StatePublished - Feb 1 2014

Fingerprint

Spinal Cord Injuries
Meta-Analysis
Lipids
Serum
HDL Cholesterol
Cholesterol
Wounds and Injuries
PubMed
LDL Cholesterol
Population
Analysis of Variance
Triglycerides
Body Mass Index
Cardiovascular Diseases
Demography
Guidelines
Weights and Measures

Keywords

  • Cardiovascular risk factors
  • Lipid metabolism disorders
  • Spinal cord injury

ASJC Scopus subject areas

  • Cardiology and Cardiovascular Medicine

Cite this

Serum lipid concentrations among persons with spinal cord injury - A systematic review and meta-analysis of the literature. / Gilbert, Olivia; Croffoot, James R.; Taylor, Allen J.; Nash, Mark S; Schomer, Katherine; Groah, Suzanne.

In: Atherosclerosis, Vol. 232, No. 2, 01.02.2014, p. 305-312.

Research output: Contribution to journalArticle

Gilbert, Olivia ; Croffoot, James R. ; Taylor, Allen J. ; Nash, Mark S ; Schomer, Katherine ; Groah, Suzanne. / Serum lipid concentrations among persons with spinal cord injury - A systematic review and meta-analysis of the literature. In: Atherosclerosis. 2014 ; Vol. 232, No. 2. pp. 305-312.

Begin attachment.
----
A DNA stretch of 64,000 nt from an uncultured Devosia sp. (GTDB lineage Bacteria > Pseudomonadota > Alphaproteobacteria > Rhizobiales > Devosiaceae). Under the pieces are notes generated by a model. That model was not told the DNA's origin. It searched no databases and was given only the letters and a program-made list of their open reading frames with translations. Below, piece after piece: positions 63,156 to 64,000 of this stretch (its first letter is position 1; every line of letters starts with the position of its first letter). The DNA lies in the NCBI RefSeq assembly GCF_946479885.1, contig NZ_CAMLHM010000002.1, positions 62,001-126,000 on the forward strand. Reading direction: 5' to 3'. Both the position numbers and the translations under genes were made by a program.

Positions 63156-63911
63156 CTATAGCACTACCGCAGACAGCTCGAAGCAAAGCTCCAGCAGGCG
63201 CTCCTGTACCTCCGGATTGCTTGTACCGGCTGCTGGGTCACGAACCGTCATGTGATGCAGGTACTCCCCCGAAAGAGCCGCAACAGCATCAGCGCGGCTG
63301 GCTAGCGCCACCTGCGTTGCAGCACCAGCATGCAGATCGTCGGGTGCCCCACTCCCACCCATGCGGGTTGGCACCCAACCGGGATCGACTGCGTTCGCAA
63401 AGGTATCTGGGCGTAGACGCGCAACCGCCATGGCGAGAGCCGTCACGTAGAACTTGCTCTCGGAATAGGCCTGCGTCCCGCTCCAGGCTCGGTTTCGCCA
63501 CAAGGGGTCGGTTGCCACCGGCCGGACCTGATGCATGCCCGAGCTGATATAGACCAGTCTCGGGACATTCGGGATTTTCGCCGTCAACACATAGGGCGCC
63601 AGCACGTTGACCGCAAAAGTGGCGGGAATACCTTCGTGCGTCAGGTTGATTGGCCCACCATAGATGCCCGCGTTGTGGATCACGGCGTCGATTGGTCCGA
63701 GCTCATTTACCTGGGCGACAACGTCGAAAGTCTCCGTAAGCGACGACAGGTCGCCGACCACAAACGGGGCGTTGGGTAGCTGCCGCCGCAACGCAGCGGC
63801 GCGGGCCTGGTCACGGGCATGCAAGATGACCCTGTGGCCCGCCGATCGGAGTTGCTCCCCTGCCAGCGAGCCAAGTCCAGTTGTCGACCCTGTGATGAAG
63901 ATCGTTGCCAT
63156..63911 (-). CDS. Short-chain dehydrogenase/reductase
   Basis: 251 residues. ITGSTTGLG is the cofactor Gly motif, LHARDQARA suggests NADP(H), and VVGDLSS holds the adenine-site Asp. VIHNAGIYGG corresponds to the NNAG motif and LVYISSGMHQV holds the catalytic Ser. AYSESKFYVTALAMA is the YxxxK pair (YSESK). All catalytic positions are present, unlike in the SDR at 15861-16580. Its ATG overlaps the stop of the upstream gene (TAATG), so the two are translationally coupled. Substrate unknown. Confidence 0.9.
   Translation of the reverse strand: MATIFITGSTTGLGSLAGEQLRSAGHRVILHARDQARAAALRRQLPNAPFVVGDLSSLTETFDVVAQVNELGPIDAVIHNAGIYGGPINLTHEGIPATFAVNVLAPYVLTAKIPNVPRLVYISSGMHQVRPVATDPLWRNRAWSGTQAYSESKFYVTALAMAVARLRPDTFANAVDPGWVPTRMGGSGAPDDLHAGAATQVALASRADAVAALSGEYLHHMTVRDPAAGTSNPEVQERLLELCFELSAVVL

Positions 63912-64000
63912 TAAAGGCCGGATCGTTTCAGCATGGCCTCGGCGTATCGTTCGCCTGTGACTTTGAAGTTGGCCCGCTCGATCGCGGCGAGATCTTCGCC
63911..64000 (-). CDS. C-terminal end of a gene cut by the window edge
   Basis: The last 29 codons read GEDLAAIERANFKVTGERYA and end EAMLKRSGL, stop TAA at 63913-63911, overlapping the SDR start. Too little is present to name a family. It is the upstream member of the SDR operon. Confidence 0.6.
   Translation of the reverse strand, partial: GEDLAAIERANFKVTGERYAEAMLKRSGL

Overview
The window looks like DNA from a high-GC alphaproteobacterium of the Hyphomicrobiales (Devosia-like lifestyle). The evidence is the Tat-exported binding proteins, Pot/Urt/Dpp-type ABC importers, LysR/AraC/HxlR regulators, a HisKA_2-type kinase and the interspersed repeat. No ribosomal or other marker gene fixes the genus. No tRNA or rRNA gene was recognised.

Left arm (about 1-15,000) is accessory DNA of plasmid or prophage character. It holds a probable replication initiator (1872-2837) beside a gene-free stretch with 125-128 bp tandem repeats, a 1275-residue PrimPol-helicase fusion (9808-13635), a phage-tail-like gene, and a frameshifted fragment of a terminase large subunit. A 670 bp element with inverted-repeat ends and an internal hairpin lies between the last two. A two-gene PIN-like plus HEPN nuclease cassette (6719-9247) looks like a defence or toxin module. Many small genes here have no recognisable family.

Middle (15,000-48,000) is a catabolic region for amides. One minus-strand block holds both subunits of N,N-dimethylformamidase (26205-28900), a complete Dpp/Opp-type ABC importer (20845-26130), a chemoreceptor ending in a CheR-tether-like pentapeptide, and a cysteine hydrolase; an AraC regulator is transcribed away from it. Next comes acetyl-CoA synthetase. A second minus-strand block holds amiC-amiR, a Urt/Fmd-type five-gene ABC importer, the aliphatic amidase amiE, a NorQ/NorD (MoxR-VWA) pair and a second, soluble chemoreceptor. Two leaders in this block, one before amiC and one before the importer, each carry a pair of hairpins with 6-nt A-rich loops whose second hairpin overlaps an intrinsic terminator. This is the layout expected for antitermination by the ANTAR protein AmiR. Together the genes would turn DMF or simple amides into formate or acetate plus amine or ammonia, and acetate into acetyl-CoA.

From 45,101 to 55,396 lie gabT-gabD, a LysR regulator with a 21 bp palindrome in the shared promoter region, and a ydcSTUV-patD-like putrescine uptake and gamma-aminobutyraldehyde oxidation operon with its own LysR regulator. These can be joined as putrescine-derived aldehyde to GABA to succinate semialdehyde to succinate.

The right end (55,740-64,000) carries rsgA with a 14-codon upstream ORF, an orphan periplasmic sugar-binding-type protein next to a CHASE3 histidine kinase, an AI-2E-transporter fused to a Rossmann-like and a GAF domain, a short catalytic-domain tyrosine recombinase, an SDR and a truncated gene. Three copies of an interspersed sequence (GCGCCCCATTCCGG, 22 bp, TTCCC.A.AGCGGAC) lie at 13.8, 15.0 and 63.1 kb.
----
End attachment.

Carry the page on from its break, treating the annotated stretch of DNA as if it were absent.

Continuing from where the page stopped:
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abstract = "Background: Lipid optimization comprises a therapeutic cornerstone of primary and secondary cardiovascular disease prevention. This systematic review and meta-analysis sought to clarify patterns of lipid profiles in spinal cord injury (SCI) patients compared to able-bodied individuals as well as among subgroups of SCI patients stratified by sex, activity level, race, and level of injury. Methods: Searches were conducted in PubMed, CINAHL, PsycINFO, and EMBASE. The initial literature search broadly identified peer-reviewed studies that examined cardiovascular risk factors in SCI. A total of 50 studies were ultimately identified that focused on lipid levels in SCI. Demographic data (including subject age, duration of injury, height, weight, and body mass index [BMI]) and lipid values were extracted for able-bodied individuals and subjects with SCI. Statistical analyses included t-testing and analysis of variance (ANOVA). Results: Compared with controls, individuals with SCI had significantly lower total cholesterol (TC) (183.4mg/dL versus 194.9mg/dL, p=0.019) and high-density lipoprotein cholesterol (HDL-C) (41.0mg/dL versus 49.6mg/dL, p<0.001) and higher TC/HDL-C ratios (4.5 versus 4.0, p=0.002), though no significant differences were found for triglyceride (TG) and non-HDL-C values. Conclusions: SCI represents an increasingly common chronic condition, now secondarily characterized by heightened CVD risk potentially in part due to unique lipid profiles characterized primarily by low HDL-C and an increased TC/HDL-C ratio. As other at-risk patient populations have received increased acknowledgment with more stringent lipid panel screening at earlier ages and increased frequency, we would propose that the same be implemented for the SCI population until more-specific CVD risk stratification guidelines are established for this population.",